A few months had passed since I have left home. A discarded cell phone left ringing at the bottom of a rest stop trash can and the keys to a beaten ’91 Haritage Softail Harley rest in my hands as I waited for the check at a diner.
“Pay at the register, sweetheart.”
The waitress in a pinstriped dress with a white apron handed me the black book showing my dues for a plate of French fries and a coke. I responded with a smile and a nod but sat silently. I only spoke when I needed to. I did plenty of talking within my thoughts
At this point I wasn’t sure if I would ever head home. Each moment I was certain about polar opposite decisions. Being adamant with each only proved my indecisiveness.
I walked to cash rep and handed the lady my check with a twenty. Her mind was focused on each note, counting and recounting each dollar as if linen in the bills were silk. On the counter stacked postcards within a rack, one of which read “Crossroads of America.” I held it in my hand for only a moment. The edges were worn and the photo was faded from the southward facing windows.
“Take the postcard, they don’t sell anyways.”
“Thank you.” –I said, with a mediocre grin
Writing a note on the back would defeat the entire purpose of running away so I kissed it for good luck, which left a red lip stain in the musk back. I then tucked it in my leather jacket and took off on my bike.
I’ve been in this small Midwestern town for four days. People are starting to recognize me as an outsider. Tomorrow I will head out to avoid small talk and questions about who I am and where I am from.
Driving back to the motel I looked at the sun falling behind the clouds, a storm is coming. The sky turned a greyish green and the atmosphere was still. Not a person is out of their home and not a soul is traveling on the road. It’s just me trying to outrun the lightening, a race against the squall.
My room at the motel is on the bottom floor, making the second story a canopy from the falling drops of water. I pulled a fold out chair outside and listened to the pouring rain as a curiously stared at the “Crossroads of America” postcard that was gifted to me. The lipstick stain remained on the back as the senders address was left blank.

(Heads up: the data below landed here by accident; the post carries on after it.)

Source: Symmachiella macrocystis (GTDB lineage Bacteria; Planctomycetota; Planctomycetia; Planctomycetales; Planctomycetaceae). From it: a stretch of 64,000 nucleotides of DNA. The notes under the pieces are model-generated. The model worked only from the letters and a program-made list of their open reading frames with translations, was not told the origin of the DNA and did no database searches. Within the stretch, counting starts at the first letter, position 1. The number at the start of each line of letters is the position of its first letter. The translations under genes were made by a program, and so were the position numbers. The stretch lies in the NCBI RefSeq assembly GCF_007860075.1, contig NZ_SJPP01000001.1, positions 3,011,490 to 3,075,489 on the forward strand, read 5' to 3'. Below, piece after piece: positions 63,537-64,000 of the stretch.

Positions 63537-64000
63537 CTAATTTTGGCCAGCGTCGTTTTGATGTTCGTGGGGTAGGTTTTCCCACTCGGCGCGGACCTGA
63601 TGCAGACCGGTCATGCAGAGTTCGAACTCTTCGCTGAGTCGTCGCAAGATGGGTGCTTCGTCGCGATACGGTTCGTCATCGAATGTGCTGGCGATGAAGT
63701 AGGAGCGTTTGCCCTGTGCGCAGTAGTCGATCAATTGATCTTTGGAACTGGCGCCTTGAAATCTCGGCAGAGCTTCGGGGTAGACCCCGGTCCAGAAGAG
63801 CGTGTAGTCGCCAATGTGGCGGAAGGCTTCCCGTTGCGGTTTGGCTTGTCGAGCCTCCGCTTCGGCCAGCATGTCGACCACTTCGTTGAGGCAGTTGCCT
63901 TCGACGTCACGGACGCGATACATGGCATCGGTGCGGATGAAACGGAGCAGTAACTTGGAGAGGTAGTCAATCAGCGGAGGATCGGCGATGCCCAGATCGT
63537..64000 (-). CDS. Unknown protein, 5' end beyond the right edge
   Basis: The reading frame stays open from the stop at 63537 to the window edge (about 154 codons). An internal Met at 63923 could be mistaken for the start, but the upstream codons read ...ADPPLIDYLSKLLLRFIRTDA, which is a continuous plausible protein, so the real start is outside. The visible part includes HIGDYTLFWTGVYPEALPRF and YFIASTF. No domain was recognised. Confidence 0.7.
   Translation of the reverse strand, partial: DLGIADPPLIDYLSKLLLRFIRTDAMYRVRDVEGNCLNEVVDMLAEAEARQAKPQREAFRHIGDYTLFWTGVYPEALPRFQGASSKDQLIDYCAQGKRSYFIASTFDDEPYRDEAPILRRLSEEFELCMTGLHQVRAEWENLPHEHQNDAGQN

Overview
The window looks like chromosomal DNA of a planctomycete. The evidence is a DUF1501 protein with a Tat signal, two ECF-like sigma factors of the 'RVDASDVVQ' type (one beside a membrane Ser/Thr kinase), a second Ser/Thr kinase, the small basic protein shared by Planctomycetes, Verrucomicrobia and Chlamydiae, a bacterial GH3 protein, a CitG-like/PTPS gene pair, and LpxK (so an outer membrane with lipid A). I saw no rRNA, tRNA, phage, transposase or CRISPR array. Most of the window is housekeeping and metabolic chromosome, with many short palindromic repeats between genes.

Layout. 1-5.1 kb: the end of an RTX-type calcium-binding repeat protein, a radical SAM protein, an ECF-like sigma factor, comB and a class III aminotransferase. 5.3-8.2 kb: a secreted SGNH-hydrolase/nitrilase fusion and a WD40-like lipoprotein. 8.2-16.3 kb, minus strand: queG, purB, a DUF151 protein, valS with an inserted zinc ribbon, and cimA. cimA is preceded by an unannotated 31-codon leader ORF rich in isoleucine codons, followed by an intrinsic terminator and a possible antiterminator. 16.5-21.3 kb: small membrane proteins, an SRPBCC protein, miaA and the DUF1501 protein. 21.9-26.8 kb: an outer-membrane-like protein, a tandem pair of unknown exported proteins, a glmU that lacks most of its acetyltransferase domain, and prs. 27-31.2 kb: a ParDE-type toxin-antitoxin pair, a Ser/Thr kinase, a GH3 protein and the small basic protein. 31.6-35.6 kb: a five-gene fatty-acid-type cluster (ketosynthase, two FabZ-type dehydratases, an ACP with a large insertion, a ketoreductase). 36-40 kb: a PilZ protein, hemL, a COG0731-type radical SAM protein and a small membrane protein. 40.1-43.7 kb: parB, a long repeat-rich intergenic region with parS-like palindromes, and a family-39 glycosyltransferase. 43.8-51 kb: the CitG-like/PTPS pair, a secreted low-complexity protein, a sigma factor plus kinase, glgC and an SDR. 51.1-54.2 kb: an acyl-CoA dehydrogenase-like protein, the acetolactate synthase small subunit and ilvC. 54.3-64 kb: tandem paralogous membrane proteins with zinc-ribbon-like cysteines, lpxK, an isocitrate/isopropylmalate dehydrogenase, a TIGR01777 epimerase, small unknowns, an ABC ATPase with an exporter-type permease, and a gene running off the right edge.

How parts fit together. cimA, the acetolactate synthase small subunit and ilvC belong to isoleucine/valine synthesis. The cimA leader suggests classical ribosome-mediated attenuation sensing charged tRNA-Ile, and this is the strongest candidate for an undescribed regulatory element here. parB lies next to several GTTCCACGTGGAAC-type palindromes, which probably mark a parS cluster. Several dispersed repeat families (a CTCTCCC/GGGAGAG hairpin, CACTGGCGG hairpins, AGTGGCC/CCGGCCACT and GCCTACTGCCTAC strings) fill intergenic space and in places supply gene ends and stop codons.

At this moment I thought about home. I thought about each person that was left behind and the reasons for that. Mostly, I thought about the friendships I replaced with lonesome days following the backs of cars on the open road. In this moment I thought about how selfish I was to leave. Regret left me slightly discouraged to continue on my journey.
I continued to stare at the blank address space. I thought if only there was a way to move forward without holding on to my past, but most importantly allow them to forget about my past.
I kissed the postcard again for good luck and got back on my bike, an exhilarating feeling driving in the pouring rain. This trip wasn’t intended to be long, just back to town. The sleek roads occasionally made my tired skid, but that did not stop me from accelerating my speed.
When I had reached a blue mailbox and held the handle for some time while nervously tapping the card with my other hand on my left leg.
I got back on bike even though I could hardly see the roads. The storm worsened but stopping now would only leave me in the middle of the country, between two corn fields, waiting out the storm. At the time, I thought it would be best to tough it out.
When I reached the final turn I skidded again, this time losing complete control. The bike tipped and slid until my entire body wrapped around a telephone pole. From then on, I only saw light. The sun beaming from the sky and all the worlds darkness escaped through the holes in the clouds. I rested there, peacefully, enjoying the sun’s rays drying my rain drenched body.
It’s been months since any of us have heard from her, but I could never forget her handwriting, especially after years of passing notes in high school. I knew it was my best friend. This is her obscure way of telling me that she loves me and everything is ok. Secretes even from miles away are best kept between the greatest friendships. So I spoke to sky, thinking that her free spirit could hear me, “love you too.”